The researchers did not receive the responses directly as they were sent to the original creators of the questionnaire. As part of the prior agreement, the researchers requested the questionnaire responses from the creators who are based in Turkey and France. The data was received in Excel spreadsheets which allowed for easy analysis. After data cleaning, the responses were then sorted accordingly and graphs created. The findings of this study are presented and reported in the form of graphs, percentages, and aggregates.
The first three questions of the survey were about the profile of the researchers. The researchers were asked to indicate among others their current primary role, age, and discipline. Ninety-eight respondents indicated that they were masters or PhD students, 28 were researchers and academics, while 3 did not indicate their primary role. The domination of postgraduate students in this survey is in line with similar surveys in other countries (JISC, 2016). In terms of age 51 were between the ages of 18 to 25. Fifty-two were between the ages of 26 to 35. Twelve were between 36 to 45. Nine were between the ages of 46 to 55, and 5 were 56 to 65. This is in line with other surveys like Buys and Shaw (2015) who also noted similar trends where the majority of respondents were postgraduate students. Respondents were given 37 choices to choose their field of study. However, these were condensed into seven faculties in this study for easy analysis of data. As such, there were 59 Natural and Agricultural Sciences respondents, 27 were Humanities, 19 were Economic and Management Sciences, 9 were Education, 7 belonged to Law, 4 belonged to the Health Sciences, 1 was an Engineering researcher, and 3 did not indicate their discipline.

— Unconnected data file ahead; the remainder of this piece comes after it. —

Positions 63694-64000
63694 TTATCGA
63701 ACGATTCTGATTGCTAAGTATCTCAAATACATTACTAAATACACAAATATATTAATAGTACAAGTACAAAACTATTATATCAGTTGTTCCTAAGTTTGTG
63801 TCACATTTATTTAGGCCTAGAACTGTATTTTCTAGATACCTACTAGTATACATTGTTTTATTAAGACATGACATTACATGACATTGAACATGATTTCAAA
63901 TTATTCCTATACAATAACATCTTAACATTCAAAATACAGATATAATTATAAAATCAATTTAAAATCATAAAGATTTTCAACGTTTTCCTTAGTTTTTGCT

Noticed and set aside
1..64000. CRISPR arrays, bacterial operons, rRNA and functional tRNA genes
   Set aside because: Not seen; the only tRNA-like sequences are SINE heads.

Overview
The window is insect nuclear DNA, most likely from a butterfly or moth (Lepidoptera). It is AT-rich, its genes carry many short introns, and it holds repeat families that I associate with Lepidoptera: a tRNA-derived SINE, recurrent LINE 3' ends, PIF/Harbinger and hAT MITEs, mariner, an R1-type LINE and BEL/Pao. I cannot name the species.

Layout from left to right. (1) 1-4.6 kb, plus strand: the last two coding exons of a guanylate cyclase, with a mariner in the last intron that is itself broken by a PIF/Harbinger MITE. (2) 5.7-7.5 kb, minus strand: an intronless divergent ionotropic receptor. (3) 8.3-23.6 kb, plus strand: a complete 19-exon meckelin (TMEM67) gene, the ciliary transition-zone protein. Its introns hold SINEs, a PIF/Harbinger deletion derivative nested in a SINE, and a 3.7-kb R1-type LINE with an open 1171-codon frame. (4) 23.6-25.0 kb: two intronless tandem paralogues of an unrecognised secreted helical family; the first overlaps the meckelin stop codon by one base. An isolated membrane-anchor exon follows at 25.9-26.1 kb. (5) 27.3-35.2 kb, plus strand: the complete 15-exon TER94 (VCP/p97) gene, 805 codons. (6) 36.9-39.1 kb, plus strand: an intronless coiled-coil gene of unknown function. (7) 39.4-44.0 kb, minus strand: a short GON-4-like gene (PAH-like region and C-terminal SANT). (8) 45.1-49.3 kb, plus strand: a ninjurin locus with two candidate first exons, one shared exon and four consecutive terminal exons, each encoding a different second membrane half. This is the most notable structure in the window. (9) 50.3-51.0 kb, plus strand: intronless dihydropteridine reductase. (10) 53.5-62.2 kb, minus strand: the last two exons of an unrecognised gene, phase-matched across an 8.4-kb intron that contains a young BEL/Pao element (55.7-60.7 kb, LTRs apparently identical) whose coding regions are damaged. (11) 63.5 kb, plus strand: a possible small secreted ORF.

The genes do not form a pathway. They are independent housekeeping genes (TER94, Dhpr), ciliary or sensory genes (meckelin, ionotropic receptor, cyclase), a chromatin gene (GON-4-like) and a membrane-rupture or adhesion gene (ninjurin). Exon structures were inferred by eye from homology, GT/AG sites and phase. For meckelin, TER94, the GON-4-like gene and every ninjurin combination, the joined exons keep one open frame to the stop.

In order to understand the sharing practices of researchers it is important to first establish as to who creates the data they are using. The first question of the study was to find out the sources of research data for South African researchers. There were four choices given to the researchers and the results are reflected by Figure 1 below.